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Changing Landscapes: Extreme Weather in Ireland

Our climate is changing. Extreme weather conditions are becoming more common in Ireland. A prime example of this occurred in Inishowen in Co. Donegal in August 2017. At the very top of the Inishowen Peninsula is Malin Head, Ireland’s most northerly point, which stretches out into the North Atlantic Ocean. In 2017, the Inishowen area was hit by severe flooding, which caused substantial damage to land, property, homes and livestock throughout Inishowen all the way to Derry City. At the time, RTÉ News reported that these were “unprecedented levels of flooding in the north west.” 63% of the month’s average rainfall fell within nine hours on August 22nd, 2017. Roads and bridges suffered significant damage, trees came down, cars were overrun with water, property and houses were flooded, entire fields of crops were lost.

damaged furniture outside houseTD Kevin “Boxer” Moran, Minister of State at the time with responsibility for the Office of Public Works and Flood Relief, stated that he was working to ensure that “every possible assistance is available to persons affected by the event and to ensure that damaged road and bridge infrastructures are addressed as soon as possible.” He advised that people affected by the floods should contact their local Department of Social Protection Intreo Centre. RTÉ News reported that local residents were devastated by flooding, with one quoted as saying, “Everything’s gone, ruined lost.”

RTÉ’s Teresa Mannion, whose reporting on extreme weather conditions and “unnecessary journeys” became a brief media sensation in 2016, tweeted the photo on the left from the region on August 23rd 2017. She reported: “People in Burnfoot, Inishowen say they have lost everything after flooding.” The Irish Times quoted senior engineer with Donegal County Council Brendan O’Donnell as stating that it was impossible to plan for this kind of extreme weather: “It’s not something we could have planned for. Sheer volumes of water could simply not get away, with many roads acting as rivers or water conduits.” But planning for this kind of weather was exactly what the people of Inishowen sought to do. Local Senator Padraig Mac Lochlainn told the Times that the people of Inishowen would “sit down and plan a route forward, but we do need Government assistance.”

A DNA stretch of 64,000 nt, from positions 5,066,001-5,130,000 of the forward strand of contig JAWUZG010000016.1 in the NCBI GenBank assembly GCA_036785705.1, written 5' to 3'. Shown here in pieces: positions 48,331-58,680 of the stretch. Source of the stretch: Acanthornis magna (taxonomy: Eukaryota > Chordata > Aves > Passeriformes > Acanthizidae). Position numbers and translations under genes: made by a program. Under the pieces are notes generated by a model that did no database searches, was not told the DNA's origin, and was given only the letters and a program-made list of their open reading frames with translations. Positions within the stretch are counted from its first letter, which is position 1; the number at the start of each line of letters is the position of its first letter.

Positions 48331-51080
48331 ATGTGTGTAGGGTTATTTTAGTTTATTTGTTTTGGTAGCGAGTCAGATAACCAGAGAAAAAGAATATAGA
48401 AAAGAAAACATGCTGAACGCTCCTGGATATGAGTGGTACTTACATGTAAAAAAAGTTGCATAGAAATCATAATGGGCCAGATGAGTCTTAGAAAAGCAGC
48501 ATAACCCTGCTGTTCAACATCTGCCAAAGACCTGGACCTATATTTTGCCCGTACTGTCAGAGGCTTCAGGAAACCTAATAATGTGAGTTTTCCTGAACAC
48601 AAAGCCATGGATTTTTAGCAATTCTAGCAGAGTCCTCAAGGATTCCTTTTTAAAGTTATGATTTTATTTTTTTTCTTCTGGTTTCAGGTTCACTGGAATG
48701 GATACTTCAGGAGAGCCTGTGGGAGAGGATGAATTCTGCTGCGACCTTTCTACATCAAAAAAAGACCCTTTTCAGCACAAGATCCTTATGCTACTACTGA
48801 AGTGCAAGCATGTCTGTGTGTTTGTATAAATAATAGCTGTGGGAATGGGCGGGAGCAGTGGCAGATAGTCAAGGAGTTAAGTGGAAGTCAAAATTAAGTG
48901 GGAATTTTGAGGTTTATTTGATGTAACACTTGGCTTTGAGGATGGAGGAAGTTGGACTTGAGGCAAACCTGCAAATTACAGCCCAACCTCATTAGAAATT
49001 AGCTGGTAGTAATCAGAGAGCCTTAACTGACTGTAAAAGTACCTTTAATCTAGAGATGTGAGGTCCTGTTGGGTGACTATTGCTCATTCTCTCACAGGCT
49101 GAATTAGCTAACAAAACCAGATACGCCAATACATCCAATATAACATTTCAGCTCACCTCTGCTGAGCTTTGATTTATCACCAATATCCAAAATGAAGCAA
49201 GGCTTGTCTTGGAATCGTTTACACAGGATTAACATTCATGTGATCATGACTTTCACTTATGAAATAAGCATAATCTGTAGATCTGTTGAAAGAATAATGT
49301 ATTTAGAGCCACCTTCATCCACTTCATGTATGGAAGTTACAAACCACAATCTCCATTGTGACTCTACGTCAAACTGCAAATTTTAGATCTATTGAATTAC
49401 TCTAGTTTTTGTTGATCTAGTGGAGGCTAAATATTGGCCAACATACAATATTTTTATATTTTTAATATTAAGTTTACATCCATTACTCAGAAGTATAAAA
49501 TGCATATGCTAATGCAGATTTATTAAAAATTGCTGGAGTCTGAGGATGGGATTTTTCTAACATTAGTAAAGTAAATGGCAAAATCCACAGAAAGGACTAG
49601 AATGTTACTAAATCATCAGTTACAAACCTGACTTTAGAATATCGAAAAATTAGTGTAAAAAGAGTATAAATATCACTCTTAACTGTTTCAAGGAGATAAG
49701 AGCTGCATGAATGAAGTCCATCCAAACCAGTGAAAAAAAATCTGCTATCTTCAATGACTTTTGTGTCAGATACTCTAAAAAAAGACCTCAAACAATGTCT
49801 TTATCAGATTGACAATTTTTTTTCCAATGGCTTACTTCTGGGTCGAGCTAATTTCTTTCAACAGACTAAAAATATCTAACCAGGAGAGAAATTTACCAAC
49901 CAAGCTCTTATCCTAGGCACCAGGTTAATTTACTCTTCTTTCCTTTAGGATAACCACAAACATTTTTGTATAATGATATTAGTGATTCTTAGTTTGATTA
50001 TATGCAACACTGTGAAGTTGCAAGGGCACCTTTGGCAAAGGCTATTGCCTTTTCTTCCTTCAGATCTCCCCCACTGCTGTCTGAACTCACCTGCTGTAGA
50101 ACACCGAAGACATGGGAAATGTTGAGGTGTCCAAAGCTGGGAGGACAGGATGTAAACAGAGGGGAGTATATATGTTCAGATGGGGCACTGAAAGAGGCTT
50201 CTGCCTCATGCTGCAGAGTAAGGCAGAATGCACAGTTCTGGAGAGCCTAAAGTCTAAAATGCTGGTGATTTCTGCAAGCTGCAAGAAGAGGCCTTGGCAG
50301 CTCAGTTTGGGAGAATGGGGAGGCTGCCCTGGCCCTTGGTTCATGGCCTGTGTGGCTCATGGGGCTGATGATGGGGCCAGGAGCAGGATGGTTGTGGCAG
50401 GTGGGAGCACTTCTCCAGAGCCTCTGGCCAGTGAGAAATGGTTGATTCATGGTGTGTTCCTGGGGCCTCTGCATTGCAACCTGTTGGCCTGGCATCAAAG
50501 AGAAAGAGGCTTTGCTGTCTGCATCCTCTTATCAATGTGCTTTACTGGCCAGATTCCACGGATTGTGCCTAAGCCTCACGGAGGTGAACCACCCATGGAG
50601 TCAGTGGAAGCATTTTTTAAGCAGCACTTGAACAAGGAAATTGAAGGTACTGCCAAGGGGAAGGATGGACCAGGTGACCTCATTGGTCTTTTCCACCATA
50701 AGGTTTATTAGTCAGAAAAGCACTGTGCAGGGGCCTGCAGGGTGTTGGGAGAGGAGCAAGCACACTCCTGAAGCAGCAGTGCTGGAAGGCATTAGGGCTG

Protection and management of the natural landscape had already been identified as integral for the area. A year before this event took place, a grass roots organisation was established: the Inishowen Rivers Trust. It became a registered charity in March 2018. The aim of the charity, according to their website, is to “conserve, protect, rehabilitate, and improve the rivers and natural waterbodies of the Inishowen Municipal District”, with the goal of “the advancement of environmental protection or improvement for the benefit of the public.”

mary bourke speaking at an eventIn 2018, the Trust commissioned Dr Mary Bourke (pictured left) from the Department of Geography in Trinity College Dublin to carry out a study into possible options for implementing natural water retention measures in Inishowen.The goal was to mitigate against future flood damage. “Natural” measures refers to the use of existing aspects of the landscape including using peatland areas to drain and block water, debris dams, and floodplain storage. This is preferable to the construction of walls and infrastructure, which can be very costly and also intrusive on, and potentially damaging to, the environment. It means using the natural vegetation and hollows of the land. This is both affordable, and brings employment to the local community.